Let me throw down the mother of gauntlets as I start this piece.
Of all the bands and artists I’ve seen perform live over my fifty years of life, no one has ever exceeded Sarah McLachlan in intensity and performance. And, yes, I’m comparing her to Rush, to Yes, to Tears for Fears, to Neal Morse, to Kansas, and to a whole host of others. I’ve seen McLachlan numerous times, and I’ve yet to see anyone give as much as she does.
She gives every single thing she has, and she always has.
There. The gauntlet has been thrown down.
Sadly, too many readers—and, undoubtedly, progarchy readers—know her for her somewhat sappy and quasi-ideological songs from the late 1990s and after.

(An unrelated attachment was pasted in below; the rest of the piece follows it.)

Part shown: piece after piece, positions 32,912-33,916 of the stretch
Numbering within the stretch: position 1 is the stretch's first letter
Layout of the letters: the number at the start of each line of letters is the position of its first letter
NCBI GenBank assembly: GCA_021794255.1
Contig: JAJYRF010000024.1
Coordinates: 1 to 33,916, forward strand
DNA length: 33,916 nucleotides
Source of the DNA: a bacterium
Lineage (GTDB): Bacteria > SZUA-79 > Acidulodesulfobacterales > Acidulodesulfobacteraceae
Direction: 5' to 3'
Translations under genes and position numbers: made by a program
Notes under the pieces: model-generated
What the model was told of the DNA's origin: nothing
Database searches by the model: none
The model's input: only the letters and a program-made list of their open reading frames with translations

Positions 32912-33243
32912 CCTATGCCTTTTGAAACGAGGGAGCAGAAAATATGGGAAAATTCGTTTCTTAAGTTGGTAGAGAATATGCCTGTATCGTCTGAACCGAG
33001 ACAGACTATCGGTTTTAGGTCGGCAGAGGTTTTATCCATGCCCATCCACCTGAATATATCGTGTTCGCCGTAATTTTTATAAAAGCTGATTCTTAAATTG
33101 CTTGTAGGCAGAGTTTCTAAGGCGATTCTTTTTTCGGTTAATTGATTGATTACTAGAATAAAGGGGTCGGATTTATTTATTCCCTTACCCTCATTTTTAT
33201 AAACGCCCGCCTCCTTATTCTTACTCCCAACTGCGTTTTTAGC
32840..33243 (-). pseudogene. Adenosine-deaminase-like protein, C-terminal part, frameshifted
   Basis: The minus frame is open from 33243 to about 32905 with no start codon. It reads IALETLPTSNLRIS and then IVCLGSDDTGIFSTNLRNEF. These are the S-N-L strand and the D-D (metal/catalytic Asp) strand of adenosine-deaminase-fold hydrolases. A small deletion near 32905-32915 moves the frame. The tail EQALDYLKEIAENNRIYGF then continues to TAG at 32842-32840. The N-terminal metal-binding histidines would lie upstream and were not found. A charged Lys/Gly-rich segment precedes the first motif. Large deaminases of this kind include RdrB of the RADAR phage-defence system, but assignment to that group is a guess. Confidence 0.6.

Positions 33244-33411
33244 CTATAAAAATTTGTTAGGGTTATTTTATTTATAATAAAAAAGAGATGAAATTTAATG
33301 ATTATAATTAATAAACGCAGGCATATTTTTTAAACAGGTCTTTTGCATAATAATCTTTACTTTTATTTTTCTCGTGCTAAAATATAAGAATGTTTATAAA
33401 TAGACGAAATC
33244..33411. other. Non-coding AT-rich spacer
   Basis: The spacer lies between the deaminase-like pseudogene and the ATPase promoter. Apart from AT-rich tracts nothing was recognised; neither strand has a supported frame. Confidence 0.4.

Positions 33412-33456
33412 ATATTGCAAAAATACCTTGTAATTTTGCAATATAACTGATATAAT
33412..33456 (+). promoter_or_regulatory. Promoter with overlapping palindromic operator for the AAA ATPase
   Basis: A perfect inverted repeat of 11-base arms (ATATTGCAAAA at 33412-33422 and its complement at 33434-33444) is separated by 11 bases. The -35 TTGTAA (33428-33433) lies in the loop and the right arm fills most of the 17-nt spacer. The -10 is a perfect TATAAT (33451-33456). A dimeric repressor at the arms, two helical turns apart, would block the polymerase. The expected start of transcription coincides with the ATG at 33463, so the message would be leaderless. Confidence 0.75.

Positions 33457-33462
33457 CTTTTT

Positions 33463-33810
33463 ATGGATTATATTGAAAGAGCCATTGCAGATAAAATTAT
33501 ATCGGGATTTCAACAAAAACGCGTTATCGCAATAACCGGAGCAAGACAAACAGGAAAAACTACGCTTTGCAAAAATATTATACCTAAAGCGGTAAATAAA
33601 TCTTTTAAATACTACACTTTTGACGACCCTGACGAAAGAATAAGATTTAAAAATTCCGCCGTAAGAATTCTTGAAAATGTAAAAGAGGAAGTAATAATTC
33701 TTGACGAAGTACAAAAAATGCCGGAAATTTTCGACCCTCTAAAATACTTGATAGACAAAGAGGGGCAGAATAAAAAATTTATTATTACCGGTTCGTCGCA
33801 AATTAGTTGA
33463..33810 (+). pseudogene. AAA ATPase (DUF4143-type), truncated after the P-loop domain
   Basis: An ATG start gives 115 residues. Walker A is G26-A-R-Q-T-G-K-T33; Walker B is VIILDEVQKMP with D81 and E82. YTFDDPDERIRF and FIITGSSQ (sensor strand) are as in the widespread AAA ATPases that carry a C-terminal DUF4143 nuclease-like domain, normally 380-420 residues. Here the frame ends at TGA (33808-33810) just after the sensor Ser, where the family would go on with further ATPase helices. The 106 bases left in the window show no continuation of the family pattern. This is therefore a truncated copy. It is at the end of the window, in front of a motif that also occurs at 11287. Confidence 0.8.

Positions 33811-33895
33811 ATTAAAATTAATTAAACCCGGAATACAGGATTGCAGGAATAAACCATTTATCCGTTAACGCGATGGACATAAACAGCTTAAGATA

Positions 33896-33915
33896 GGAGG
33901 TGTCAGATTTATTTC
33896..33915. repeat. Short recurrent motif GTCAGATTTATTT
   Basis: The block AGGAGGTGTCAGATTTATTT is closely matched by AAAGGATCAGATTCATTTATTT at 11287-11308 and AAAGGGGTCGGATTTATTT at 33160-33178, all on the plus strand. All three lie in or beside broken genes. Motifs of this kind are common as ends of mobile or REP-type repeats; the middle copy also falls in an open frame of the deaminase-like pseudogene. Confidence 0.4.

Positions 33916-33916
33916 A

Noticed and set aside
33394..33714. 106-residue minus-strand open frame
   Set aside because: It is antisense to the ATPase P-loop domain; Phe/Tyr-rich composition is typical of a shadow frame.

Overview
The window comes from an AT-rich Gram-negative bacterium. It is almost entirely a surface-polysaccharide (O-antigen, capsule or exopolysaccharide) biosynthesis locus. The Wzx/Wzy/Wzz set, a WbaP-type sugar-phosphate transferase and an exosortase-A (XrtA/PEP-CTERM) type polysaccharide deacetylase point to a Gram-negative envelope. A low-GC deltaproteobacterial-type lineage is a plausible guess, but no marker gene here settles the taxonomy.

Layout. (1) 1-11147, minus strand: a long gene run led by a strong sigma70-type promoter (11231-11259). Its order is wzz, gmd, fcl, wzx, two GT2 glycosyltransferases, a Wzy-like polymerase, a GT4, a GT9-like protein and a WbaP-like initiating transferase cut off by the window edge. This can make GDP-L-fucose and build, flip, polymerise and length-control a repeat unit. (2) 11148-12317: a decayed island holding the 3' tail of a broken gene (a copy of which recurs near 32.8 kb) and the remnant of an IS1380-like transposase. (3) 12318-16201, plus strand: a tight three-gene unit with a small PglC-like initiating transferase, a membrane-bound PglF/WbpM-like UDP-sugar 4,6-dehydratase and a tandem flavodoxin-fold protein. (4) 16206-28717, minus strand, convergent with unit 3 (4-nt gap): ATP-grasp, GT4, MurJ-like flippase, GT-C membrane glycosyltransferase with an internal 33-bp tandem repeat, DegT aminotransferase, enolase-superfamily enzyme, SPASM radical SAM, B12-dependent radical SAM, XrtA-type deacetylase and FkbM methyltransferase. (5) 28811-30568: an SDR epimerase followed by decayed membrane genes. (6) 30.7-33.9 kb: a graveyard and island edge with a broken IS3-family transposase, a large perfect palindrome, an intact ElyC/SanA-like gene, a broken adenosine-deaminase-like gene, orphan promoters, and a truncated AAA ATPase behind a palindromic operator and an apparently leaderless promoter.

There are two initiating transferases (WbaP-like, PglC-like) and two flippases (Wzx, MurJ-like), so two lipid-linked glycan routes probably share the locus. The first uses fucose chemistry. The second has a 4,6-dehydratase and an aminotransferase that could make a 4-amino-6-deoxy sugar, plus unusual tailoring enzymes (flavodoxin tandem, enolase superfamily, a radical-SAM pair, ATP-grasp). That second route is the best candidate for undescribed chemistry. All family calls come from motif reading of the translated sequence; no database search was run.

Yet, to look at her first three studio albums is to see an artist as artist, an artist before the fame, an artist who knew and loved the art, an artist who simply wanted to become one with her art. No angels, no building mysteries, and nothing fallen. Just pure intensity–an artist, her heart, her soul, her words, her bandmates, her engineer, and her producer.
McLachlan’s first album, 1989’s TOUCH, remains a delicate masterpiece, fragile yet held together invincibly by sheer force of honesty. Just in her 20s, she already offered the Canadian equivalent of Mark Hollis on this album, full of proggy pop worthy of XTC and Tears for Fears. Indeed, TOUCH—with its piano and 12-string guitars—might very well have been the perfect mix of Hackett-era Genesis and later Talk Talk. Though each song on TOUCH is a pop song, the album as a whole is a prog album, having created the most coherent and unique of atmospheres.